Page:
What I’m trying to say is that maybe if these professors assigned comics that require a more sophisticated grasp of visual rhetoric like Asterios Polyp by David Mazzuchelli or New School by Dash Shaw or almost ANY Chris Ware book (I could go on and on, I’m just listing, in my opinion, the obvious ones), there would be less resistance towards comics in the classroom. Can you imagine if college kids read Art Out of Time?!—or high school kids?!—it would blow their minds!—and imagine the discussions that would ensue! “How does Fletcher Hanks relate, visually, to William Blake?” But if JUST visual proficiency isn’t enough and they still want the degree of social commentary that Fun Home, Persepolis, and Maus bring to the table, assign Krazy Kat. I defy any dumb person who can read and understand Krazy Kat, it is only for the visually cultivated and the most worldly of reading palettes. Just ask e.e. cummings or Ernest Hemingway. And I’d be remiss not to mention the latest in Uncivilized Book’s “Critical Cartoons” series, Brighter Than You Think: Ten Short Works by Alan Moore by Marc Sobel. Moore was a loud and listened to voice in comics at one time and wrote about the issues he was morally concerned about in ways that were both overt, and symbolic; but always sophisticated.

Whatever, I’m rambling. “In five-hundred years from now, who will know the difference.”

Take Two:

Caleb here – I want to reassess my thoughts on this article. Above is a feverish stream of consciousness rant that I should have whittled down to its simplest idea. Some regrettable, though accidental, implications were made in the fervor of my failed attempt at blind rage rhetoric. I am calm now and have a clearer understanding of what I was trying to say so let me explain:

The article in question is a broad argument that comics should be taken out of college English courses, and I agree more or less to the general sentiment. The author of said article, Shannon Watkins, offers Bitch Planet written by Kelly Sue DeConnick and Fun Home by Alison Bechdel as examples of popularly assigned graphic novels (though Fun Home isn’t a novel, it’s a memoir—but whatever). Both of these books are in demand because they are highly accessible works that shed a light on feminism, diversity, LGBTQ issues, and various other important contemporary social concerns. Which is great, however…

One of Watkins’ arguments for giving comics the ax is “Texts without pictures require students to exercise abstract reasoning in comprehending the meaning of the text, leaving the accompanying visualizations to their own imagination. The images found in graphic novels, on the other hand, remove much of the need for students to exercise their intellects in order to process the main ideas.” As broad as that argument is, how can you argue with it?Bitch Planet and Fun Home are not particularly sophisticated or intellectual, and generally, (especially with Fun Home) the words describe what is happening in the images. This is true of other “academic comic mainstays” like Maus and Persepolis. I can’t argue with Watkins on this, but what I can argue is that these professors are assigning the wrong comics, because comics are not just dense picture books.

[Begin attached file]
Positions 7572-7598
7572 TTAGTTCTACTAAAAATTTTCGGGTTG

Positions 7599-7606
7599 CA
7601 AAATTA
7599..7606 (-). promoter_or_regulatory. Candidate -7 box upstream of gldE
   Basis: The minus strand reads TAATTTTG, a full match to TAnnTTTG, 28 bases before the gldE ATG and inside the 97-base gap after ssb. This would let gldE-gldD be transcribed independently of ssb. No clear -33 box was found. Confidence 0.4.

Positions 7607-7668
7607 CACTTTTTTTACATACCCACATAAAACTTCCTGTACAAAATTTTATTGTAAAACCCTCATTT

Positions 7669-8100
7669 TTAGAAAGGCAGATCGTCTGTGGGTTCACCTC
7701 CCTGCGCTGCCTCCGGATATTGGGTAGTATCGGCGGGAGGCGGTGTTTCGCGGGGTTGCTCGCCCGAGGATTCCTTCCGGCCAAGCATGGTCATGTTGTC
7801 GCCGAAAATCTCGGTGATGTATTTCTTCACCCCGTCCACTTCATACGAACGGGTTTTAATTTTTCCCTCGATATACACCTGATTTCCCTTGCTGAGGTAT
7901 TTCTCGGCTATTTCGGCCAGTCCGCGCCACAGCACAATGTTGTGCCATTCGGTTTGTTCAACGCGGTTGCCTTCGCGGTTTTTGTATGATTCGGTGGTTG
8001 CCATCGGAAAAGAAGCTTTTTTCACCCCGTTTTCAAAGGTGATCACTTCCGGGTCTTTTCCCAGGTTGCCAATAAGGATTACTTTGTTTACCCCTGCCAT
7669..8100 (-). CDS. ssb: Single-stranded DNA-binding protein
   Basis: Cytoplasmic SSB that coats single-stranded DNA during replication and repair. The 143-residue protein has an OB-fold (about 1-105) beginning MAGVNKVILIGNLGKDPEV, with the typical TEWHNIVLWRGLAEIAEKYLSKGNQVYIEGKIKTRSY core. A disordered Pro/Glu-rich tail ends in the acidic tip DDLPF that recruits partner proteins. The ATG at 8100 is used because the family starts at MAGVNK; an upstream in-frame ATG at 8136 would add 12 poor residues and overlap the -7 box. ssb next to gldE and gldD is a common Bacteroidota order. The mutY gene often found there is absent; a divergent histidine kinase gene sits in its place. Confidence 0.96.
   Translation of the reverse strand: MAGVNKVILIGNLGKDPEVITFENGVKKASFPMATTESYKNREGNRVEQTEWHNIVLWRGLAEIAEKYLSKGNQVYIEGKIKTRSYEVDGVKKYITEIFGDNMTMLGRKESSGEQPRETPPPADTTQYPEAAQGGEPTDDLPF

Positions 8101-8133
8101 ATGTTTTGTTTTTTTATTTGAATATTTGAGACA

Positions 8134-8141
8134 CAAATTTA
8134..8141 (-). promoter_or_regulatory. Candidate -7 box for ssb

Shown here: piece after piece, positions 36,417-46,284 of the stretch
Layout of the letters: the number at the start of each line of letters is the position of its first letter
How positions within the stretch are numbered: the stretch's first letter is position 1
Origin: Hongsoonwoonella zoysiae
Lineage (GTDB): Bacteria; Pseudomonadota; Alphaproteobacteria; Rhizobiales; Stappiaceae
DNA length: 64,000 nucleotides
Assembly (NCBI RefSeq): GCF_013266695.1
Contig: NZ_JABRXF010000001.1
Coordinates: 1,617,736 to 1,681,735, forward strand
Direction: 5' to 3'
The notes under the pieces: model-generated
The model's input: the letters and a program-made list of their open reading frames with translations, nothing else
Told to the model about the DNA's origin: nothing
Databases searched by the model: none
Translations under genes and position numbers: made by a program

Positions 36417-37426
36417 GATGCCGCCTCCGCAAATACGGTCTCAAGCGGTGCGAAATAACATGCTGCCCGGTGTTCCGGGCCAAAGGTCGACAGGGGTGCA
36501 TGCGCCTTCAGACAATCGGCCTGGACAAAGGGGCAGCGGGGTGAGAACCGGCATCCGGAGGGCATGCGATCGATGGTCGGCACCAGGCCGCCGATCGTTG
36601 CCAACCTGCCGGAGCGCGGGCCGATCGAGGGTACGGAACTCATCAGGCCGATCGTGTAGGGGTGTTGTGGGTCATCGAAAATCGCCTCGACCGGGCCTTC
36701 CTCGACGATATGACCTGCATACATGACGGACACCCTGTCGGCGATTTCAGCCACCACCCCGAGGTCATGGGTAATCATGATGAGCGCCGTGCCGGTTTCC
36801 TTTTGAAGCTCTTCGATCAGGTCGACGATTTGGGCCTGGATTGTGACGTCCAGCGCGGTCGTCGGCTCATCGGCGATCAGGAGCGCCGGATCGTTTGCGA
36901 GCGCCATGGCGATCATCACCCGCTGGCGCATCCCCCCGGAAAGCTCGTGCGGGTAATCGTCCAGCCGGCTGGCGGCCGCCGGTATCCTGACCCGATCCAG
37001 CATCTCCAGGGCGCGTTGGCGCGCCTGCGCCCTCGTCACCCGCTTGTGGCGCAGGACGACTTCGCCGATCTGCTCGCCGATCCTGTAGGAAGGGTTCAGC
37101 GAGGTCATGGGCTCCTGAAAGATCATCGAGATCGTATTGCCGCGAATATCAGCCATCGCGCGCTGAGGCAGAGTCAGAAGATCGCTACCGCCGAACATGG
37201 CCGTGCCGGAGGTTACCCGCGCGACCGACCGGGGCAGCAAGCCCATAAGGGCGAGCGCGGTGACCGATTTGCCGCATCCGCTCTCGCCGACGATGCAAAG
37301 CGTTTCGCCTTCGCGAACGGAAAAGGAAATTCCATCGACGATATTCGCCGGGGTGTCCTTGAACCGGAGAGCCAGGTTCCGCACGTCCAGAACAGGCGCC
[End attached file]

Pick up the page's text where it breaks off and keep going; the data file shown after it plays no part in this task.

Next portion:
Comics are a complex sequence of images and text with a specific syntax. I think if these professors wanted graphic novels that gratify social intelligence like Fun Home and Bitch Planet, they need to dig deeper to more visually sophisticated comics like Goddess of War by Lauren Weinstein or Julie Doucet’s My New York Diary. I mean, haven’t you heard of Lynda Barry or Carol Tyler? Eleanor Davis maybe? If you want to go crazy you should buy a stack of Lale Westvind comics and see what students have to say after reading those (and Asterios Polyp by David Mazzchelli, New School by Dash Shaw, any Chris Ware comic, Art in Time by Dan Nadel—I can do this all day).

To me there is a gargantuan misunderstanding of what comics actually are in college academia. They are NOT shortcuts to get 18-year-olds to actually read; they are a visually complex form of narrative whose binary use of text and image create tension, pacing, mood, etc. Sometimes the meaning of the words and image on the same panel are mutually exclusive, which causes an inversion that can result in an inside-out meaning that the word and image could not achieve separately. Sometimes the words become part of the literal image and fuse to create a distortion between what is seen and what is read. Can you imagine the possibilities? Visual literacy is the key here. The ability to read and comprehend comics as visual rhetoric is, as I once heard Lucy Caswell say, “a complex skill.”

I’m sure academia will catch up sooner or later as they usually do, but for now I stand as a grumpy cartoonist who can’t get any satisfaction.
– CO


Blinkers – 5-22-2017 – by Jack Brougham


Suzy and Cecil – 5-22-2017 – by Gabriella Tito

Share this page:

Leave a Reply

Your email address will not be published. Required fields are marked *